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Calling a LaMichael James run up the middle was a bad start.
On 1st-and-goal, the Niners ran the ball up the middle with backup running back LaMichael James.
With Frank Gore on the sidelines catching his breath after ripping off a long run on the previous play, Greg Roman figured James' fresh legs would give the 49ers some sort of spark.
The result? A poorly designed play that led a small running back directly into a wall of big, hungry Ravens defenders.
Here are the key problems with this call on 1st-and-goal:
1. With Frank Gore clearly gassed, how do you bring in LaMichael James and not run some sort of option or counter play?
James isn't Gore. He's not going to carry the ball up the gut and back a defense up. He's just not that type of runner.
Your only hope for James to break through up the middle is that he finds some sort of crease and slips through it for a big gain. But when you're that close to the end zone, you have to understand as a play-caller that the Ravens are going to clog up those lanes by any means necessary.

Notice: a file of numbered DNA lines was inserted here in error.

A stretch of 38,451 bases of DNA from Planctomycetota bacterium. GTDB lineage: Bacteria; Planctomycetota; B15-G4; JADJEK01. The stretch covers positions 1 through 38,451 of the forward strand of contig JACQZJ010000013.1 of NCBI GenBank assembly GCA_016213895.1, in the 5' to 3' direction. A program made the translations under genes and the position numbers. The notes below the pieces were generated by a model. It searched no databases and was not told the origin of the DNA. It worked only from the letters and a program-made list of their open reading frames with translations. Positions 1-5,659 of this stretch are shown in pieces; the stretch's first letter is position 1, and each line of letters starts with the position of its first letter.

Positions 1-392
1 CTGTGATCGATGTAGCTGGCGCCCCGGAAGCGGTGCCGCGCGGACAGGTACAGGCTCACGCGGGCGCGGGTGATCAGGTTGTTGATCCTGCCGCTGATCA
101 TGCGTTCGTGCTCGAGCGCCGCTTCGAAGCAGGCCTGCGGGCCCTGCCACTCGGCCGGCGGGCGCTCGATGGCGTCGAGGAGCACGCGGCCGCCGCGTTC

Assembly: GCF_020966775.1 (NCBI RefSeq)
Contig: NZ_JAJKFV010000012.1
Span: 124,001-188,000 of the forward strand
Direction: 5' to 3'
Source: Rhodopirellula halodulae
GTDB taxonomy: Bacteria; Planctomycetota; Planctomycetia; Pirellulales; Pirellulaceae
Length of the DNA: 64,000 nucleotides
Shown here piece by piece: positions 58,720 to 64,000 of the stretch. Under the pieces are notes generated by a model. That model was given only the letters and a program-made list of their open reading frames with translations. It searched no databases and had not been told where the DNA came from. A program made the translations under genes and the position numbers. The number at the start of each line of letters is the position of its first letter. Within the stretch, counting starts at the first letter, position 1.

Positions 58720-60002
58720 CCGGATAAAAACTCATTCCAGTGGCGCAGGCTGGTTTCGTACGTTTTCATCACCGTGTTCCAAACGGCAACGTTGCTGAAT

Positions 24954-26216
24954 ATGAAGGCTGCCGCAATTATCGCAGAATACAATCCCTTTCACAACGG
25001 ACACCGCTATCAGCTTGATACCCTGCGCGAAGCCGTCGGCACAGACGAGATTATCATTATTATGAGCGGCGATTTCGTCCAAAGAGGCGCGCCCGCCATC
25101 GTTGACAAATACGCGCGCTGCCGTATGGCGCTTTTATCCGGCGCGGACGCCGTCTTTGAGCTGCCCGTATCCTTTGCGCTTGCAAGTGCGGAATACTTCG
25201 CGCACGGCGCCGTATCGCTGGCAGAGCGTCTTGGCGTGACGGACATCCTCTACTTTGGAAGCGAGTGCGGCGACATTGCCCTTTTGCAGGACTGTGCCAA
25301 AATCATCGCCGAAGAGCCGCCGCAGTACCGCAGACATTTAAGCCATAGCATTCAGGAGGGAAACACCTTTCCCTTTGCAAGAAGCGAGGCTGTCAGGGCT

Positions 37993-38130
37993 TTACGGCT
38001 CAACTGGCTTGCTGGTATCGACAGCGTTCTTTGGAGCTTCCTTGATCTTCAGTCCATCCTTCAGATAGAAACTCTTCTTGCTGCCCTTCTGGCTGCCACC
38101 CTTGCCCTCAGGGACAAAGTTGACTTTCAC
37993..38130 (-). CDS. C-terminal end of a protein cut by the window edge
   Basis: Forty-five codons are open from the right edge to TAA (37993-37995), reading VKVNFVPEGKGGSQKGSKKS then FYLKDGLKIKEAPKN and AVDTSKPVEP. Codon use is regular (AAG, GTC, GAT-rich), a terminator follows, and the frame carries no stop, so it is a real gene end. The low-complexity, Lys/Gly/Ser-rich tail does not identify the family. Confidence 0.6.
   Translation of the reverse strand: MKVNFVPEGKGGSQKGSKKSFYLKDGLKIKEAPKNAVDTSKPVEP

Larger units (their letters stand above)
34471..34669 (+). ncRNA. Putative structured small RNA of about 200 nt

2. The lack of creativity was shocking.
James needs open space to inflict maximum damage.
The read-option was working wonders, so why not plug James in for that situation and take a chance?
Sure, the Niners ran the ball out of their diamond formation, but there was no zone-read element to complement it. It was a generic "pound the rock up the middle" play.
Had they gotten James the ball using a more creative approach (like they did versus the Falcons in the NFC title game), the outcome could have been different.
All in all, this first call was just dreadful. And it became a sign of things to come for the rest of the drive.